Really the Size seems set, at least at this time, Really I am quite pleased with the ISO 1600 settings, It is highly improved with the new cameras. But time will tell.
    Over all, I think in the next few years we will continue to see solutions to issues such as diffraction, and high ISO. Every system has a trade off, but personally I have made my choices.

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    Default Re: Steves Digicams E-510 Review

    Quote Originally Posted by tspore View Post
    Liveview does have a place.
    #1 Macro - It really helps when trying to gain precise focus on a subject. Also when your camera is very low to the ground, you don't have to get on your belly. (But the E-330 with its movable screen was better in this regard)
    #2 Hell Mary shots - When you hold a camera over your head - you can sort of see what is going on, So you at least have some idea about what is going on.
    #3 the view finder at this point is much better - But really I think that the dropping the mirror to focus and meter, is just as bad as a Point and shoot - It isn't very good for casual shooting. But if you need it, use it. I wouldn't say its any worst than a P&S with shutter lag, but neither is as useful as a viewfinder.
    I'd like to add:
    #4: it's great for focussing manual lenses, otherwise not too easy through the viewfinder
    #5: LiveView with an IR-filter on allows you to focus exactly on IR which otherwise would be a problem (in IR light, focus slightly differs from visible light so focussing with AF when the filter's off won't give you correct focus, you'd have to work around that with stopping down which again creates other problems like extreme long shutter time and increased problems with hot spots)
    #6: on the tripod, LiveView certainly is a big help as it allows you to adjust the camera without having to look through the VF from time to time: you just turn LV on

    on the other hand, E-510 & 410 don't offer the mode A of the E-330 which would cure the "shutter lag" problem as LV on the new models is only equivalent mode B on E-330; but consider, it's the same for 1DsMkIII (there LV too only works with mirror flapping), and consider too, that mode A on E-330 comes with a compromise, it makes the viewfinder darker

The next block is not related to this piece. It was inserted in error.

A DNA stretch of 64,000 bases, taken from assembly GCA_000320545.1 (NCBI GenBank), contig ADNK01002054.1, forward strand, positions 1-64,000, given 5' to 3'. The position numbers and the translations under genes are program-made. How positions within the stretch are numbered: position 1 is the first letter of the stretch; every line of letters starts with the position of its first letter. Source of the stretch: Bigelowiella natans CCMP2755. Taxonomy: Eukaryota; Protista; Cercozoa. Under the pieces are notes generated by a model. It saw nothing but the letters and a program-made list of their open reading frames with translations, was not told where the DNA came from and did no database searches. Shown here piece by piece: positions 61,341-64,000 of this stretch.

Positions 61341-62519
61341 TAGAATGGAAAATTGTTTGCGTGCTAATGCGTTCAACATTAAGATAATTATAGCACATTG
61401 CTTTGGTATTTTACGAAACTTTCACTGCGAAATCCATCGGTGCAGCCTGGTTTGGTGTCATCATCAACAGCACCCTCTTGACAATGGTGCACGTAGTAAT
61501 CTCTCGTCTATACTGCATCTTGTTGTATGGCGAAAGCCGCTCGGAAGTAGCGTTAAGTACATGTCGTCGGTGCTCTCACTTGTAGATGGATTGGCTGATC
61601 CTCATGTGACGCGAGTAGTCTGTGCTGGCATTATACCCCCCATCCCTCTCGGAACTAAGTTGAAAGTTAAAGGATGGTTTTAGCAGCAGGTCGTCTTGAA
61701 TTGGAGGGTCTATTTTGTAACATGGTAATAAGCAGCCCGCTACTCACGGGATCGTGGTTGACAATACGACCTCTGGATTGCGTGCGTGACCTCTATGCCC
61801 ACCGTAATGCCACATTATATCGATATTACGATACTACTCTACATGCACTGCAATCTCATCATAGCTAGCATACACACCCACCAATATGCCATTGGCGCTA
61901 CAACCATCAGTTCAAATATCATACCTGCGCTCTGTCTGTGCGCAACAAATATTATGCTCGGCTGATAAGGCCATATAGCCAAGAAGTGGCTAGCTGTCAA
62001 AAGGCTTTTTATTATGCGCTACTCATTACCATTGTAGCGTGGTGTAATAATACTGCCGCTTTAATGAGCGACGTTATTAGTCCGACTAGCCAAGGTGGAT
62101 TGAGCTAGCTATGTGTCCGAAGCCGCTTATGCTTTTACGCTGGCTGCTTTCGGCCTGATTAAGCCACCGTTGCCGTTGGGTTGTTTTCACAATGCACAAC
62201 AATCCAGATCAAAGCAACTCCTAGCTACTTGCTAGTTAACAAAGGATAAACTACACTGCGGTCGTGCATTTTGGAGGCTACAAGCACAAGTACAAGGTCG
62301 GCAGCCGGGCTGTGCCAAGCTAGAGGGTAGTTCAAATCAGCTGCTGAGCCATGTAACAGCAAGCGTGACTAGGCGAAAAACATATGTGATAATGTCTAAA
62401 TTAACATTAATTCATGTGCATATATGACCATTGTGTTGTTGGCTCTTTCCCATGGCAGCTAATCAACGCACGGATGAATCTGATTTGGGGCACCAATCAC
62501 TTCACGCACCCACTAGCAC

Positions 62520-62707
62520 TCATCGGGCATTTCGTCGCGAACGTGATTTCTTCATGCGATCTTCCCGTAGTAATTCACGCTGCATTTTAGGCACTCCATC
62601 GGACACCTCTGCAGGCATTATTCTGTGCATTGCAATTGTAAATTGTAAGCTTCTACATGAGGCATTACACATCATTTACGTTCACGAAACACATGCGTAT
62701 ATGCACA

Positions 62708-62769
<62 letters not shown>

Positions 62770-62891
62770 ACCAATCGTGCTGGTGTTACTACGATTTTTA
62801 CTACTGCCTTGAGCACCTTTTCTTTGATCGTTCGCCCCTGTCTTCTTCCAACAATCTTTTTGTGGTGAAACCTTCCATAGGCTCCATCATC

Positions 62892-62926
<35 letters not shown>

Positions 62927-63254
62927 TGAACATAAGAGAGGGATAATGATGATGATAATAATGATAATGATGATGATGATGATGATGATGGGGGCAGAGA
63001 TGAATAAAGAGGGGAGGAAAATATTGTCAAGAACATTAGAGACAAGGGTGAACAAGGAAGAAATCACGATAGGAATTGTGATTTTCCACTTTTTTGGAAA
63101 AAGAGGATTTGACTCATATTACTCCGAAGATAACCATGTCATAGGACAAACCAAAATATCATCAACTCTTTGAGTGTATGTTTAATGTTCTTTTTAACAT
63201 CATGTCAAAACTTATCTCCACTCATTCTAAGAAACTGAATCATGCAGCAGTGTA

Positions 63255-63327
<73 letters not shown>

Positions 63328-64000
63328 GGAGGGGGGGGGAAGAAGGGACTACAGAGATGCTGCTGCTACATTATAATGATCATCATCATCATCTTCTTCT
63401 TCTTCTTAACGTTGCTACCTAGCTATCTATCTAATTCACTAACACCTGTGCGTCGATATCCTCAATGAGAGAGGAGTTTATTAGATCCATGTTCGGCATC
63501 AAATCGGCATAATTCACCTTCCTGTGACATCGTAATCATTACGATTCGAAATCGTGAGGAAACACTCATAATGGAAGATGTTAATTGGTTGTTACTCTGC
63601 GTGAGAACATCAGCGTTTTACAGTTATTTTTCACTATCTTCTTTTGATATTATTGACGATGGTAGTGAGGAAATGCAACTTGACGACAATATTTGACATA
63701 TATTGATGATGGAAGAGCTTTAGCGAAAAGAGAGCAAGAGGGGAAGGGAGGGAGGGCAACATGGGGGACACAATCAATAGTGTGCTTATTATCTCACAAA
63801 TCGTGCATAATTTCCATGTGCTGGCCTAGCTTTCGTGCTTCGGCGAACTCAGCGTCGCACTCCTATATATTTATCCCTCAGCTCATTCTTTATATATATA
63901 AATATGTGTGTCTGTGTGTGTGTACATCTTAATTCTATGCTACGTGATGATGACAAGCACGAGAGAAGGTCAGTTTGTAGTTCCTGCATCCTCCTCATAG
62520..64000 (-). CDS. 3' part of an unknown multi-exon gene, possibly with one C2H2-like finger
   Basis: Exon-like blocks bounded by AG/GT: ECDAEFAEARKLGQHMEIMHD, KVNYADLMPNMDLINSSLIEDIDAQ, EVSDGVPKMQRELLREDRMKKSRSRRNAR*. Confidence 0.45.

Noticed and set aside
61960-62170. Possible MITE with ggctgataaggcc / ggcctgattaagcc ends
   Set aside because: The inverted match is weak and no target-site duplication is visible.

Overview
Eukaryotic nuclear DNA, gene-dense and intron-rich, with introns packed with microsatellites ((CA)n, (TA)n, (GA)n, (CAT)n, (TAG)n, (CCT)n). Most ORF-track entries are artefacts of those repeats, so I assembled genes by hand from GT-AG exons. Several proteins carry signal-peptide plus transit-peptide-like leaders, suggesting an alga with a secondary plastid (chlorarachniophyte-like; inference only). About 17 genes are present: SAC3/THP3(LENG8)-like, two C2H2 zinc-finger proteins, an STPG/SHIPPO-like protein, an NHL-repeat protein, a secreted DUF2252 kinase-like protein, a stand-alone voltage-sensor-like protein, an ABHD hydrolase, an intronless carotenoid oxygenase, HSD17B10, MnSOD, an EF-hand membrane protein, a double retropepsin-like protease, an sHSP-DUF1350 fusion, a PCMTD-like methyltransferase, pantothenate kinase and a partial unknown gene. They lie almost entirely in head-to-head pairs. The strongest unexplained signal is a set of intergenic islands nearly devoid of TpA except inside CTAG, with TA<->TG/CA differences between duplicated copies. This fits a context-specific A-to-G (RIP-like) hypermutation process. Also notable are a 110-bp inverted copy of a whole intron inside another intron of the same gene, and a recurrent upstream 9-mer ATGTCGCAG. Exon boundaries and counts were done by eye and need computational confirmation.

Cheers, Herman

    sokolblog

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    Default Re: Steves Digicams E-510 Review

    The most important use of LiveView is to show the live histogram before metering/shooting a subject with difficult lighting. It will show you what area(s) of your image will be over/underexposed and will point you in the direction of how best to meter you image or reframe out difficult areas. Set metering to spot, turn on LiveView and cycle through the info display until you reach histogram. The LiveView display will show you the histogram real time and preshot of any spot in your subject matter that you point the central focusing point at. If you're finicky or at least like to control blown highlights this is the ultimate tool for you.
    Good shooting,
    English Bob

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    Default Re: Steves Digicams E-510 Review

    E.B.,

    If I shoot in RAW, would I still need to rely on the histogram as much? Most of the objects I am shooting are pictures and buildings. Maybe a night shot of the same. I read about the using the histograms in CS2 and know how to adjust them in CS2.

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    Default Re: Steves Digicams E-510 Review

    In a single word, yes.

    Shooting RAW format gives you a lot more latitude to remedy exposure and other image problems in post processing than shooting JPG format would. Nevertheless, correcting the image in post processing is always a second best option to getting it right in the initial exposure when the issue is blown highlights or lowlights.

    If the post processing were to involve other issues such as correcting the geometry of an image (e.g. leveling the horizon or straightening the sides of a building that you had to tip the camera up to capture) you can in many cases do a better job in post processing than the physical limitations of your camera hardware allow during the image capture process since the 4/3 system doesn't have any swing/tilt capability.

    For exposure though, there is no substitute for getting it correct at the time you capture the image. As a practical matter though, many folks don't like to use or don't know how to use a histogram and substitute multiple trial images and chimping for exposure correction via the histogram and end up with just as good a final result.
    Good shooting,
    English Bob

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    Default Re: Steves Digicams E-510 Review

    I purchased the better lenses so I could start with better pictures before post processing. Any way to set the live view mode to start with the histogram open all the time on E-510? I am planning on getting it in the next few months.

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    Default Re: Steves Digicams E-510 Review